EBay is at a crucial juncture here: the breach itself was bad but the manner in which eBay communicated it was both unprofessional and lame. In addition, eBay shouldn’t importune their beleaguered customers by asking them to reset their passwords! Hey eBay, why don’t you take on the burden and do this for the people who keep you in business?
And regarding those encrypted passwords: why is eBay touting encryption as if that’s a sufficient condition for password safety?
Every professional in Information Security is aware that hashing passwords are more secure than encrypting them. Understanding the difference is critical.
The former precludes any hackers from cracking the password and viewing it in plaintext; however, the latter – that is, encryption – is based on private keys. So if the attackers grabbed the private keys they could easily expose the plaintext passwords because encryption can be reversed, hashing cannot.
My point is that password encryption often engenders a false sense of security.
But that’s not my real gripe today.
The real reason I’m deprecating eBay is because when hackers depredate your site and run away with oodles of data that loyal customers trusted in your hands, you ought to deliver the bad news IMMEDIATELY.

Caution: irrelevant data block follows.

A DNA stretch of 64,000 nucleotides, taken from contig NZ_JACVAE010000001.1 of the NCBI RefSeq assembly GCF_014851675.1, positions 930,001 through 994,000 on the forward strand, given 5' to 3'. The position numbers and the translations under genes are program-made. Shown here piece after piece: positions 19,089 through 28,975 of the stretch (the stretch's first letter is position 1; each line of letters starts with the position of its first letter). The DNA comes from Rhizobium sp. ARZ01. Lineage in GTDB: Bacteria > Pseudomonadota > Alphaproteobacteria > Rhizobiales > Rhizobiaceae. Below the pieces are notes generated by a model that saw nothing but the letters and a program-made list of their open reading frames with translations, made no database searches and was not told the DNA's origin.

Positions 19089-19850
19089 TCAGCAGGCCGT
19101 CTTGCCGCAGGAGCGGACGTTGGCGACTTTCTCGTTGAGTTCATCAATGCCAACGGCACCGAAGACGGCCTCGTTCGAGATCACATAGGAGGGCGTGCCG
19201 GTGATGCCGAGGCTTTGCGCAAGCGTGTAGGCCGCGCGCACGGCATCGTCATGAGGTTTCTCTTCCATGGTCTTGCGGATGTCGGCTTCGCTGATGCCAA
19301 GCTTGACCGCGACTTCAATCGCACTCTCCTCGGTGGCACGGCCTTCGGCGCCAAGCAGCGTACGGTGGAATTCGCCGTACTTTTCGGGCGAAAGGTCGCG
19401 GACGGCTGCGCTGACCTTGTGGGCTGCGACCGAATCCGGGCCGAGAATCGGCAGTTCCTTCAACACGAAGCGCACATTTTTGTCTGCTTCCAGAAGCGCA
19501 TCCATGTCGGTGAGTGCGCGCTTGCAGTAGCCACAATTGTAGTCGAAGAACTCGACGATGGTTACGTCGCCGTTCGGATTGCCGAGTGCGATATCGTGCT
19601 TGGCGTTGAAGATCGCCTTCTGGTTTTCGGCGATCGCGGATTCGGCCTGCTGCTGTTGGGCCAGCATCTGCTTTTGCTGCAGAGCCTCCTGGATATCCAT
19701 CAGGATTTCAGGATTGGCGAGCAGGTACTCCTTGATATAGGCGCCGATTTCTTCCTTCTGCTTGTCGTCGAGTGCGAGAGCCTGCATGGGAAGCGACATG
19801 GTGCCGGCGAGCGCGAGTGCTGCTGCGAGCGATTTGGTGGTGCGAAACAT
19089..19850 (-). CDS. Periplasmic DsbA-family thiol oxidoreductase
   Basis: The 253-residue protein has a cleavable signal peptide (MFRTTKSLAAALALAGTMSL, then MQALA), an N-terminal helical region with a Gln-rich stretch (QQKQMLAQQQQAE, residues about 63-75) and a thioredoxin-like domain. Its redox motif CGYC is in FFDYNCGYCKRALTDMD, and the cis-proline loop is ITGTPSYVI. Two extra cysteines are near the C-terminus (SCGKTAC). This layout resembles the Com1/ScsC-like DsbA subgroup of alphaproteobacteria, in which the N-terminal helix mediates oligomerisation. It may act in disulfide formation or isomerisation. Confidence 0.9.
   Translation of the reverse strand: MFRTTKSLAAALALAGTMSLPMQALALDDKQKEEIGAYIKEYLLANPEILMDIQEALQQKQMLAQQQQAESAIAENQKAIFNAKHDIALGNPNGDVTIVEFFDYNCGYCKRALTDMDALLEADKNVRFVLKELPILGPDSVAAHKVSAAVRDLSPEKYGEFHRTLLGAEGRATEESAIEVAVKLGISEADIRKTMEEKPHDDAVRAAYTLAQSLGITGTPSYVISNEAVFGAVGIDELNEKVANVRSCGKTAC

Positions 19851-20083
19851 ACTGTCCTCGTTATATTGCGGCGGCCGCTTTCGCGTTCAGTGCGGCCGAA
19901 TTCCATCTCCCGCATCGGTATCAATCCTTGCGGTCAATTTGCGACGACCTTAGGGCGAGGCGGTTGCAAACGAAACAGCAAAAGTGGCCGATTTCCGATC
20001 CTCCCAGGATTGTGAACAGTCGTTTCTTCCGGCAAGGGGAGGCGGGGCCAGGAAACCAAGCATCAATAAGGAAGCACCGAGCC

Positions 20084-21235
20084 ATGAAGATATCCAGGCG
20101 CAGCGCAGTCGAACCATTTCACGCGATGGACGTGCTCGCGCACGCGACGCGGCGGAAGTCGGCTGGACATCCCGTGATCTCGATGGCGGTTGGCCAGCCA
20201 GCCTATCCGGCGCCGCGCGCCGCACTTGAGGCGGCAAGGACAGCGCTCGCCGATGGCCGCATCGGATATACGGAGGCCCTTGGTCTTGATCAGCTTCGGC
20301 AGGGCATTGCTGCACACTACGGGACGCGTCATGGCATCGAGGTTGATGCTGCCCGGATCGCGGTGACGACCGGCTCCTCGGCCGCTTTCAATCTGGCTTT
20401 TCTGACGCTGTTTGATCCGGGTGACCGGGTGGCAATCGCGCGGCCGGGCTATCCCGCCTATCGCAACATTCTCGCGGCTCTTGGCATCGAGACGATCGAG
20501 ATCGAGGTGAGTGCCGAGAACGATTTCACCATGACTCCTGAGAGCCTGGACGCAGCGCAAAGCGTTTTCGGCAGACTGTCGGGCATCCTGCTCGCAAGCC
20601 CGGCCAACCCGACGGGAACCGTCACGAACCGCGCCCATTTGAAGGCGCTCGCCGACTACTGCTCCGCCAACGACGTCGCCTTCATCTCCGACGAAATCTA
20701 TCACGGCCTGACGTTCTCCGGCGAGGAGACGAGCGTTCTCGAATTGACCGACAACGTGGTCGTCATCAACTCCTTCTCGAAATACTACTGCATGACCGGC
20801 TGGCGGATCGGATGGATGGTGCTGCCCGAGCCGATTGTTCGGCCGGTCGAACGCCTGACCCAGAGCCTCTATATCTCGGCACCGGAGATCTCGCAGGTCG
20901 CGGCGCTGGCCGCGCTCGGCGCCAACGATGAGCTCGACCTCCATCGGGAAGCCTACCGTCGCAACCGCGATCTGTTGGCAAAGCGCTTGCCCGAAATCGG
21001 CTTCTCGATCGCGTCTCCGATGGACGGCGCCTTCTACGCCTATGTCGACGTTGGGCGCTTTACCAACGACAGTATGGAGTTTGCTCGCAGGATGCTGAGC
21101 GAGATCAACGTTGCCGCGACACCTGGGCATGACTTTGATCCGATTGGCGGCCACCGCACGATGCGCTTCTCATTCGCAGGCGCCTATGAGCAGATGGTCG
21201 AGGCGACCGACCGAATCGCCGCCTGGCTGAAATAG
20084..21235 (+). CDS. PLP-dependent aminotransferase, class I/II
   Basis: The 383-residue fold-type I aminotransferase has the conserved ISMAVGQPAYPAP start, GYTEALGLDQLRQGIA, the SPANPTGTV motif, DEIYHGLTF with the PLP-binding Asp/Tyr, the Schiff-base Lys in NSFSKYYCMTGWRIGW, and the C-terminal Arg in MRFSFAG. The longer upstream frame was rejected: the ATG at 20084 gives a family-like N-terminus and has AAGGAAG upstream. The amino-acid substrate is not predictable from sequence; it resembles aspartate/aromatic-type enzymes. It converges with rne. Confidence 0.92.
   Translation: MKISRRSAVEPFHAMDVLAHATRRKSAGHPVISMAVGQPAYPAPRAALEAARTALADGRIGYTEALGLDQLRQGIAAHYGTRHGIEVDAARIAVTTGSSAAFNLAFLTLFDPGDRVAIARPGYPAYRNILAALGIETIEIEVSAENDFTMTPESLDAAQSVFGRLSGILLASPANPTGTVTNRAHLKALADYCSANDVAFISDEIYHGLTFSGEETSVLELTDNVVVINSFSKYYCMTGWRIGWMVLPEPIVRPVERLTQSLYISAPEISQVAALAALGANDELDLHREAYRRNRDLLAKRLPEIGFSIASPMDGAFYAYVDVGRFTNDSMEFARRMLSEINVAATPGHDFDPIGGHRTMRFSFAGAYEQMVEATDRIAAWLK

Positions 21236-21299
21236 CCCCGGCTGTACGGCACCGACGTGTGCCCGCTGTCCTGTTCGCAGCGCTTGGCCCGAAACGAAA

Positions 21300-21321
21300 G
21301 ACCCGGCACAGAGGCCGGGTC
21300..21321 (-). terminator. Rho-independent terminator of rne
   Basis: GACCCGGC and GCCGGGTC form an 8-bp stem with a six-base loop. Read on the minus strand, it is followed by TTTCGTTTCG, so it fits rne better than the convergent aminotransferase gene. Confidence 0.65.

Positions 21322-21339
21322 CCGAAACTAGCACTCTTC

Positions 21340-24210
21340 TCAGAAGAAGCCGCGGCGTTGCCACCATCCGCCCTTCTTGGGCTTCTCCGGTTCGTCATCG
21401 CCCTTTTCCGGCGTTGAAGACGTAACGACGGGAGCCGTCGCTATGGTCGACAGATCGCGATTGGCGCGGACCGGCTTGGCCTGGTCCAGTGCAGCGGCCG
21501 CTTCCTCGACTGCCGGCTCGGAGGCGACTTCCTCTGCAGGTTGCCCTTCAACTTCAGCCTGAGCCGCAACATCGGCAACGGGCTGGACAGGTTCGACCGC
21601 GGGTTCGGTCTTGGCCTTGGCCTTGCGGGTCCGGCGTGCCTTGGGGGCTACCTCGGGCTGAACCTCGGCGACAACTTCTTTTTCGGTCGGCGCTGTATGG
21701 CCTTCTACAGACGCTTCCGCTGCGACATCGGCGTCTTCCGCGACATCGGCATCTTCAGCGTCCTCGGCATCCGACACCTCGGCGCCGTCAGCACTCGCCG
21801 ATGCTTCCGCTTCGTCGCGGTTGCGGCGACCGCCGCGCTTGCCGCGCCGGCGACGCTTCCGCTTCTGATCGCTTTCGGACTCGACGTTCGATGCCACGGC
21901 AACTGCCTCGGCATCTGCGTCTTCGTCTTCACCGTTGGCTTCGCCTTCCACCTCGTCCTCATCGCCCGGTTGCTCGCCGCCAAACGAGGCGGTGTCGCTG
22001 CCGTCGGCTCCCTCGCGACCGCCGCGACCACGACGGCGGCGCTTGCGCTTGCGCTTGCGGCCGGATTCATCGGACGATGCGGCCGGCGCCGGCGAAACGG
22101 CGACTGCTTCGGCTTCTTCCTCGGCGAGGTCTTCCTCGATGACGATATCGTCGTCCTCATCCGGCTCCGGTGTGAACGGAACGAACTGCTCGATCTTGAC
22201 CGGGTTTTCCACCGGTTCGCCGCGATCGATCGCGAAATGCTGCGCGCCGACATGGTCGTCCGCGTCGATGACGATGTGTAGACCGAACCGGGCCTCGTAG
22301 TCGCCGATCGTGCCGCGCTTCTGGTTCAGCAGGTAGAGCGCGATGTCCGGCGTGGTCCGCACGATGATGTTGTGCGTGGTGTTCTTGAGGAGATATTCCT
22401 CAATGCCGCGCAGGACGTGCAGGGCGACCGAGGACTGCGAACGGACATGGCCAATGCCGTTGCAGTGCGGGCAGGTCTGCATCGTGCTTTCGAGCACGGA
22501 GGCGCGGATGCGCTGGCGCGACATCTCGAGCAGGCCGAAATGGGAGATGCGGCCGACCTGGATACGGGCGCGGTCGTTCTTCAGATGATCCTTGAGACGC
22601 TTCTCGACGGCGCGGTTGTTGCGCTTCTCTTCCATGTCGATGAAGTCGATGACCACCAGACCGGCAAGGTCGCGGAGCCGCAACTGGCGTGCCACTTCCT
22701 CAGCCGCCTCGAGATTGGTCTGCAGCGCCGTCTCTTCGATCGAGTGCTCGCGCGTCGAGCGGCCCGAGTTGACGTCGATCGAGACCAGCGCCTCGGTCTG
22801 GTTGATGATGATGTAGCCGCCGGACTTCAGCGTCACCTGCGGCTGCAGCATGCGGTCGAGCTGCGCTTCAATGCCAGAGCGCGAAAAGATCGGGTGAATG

Yes, eBay you’re chagrined by the breach, but by dissembling the problem you’ve inadvertently exacerbated it because now your customers don’t trust you. Stupid move. It’s always better to come clean than it is to paint over the truth.
The company was utterly delinquent in addressing a breach of abysmal proportions and therefore has lost all my respect.
That being said, I need to show you three tips to keep your passwords safe so that when another major website succumbs to a security breach you can smile with equanimity and say: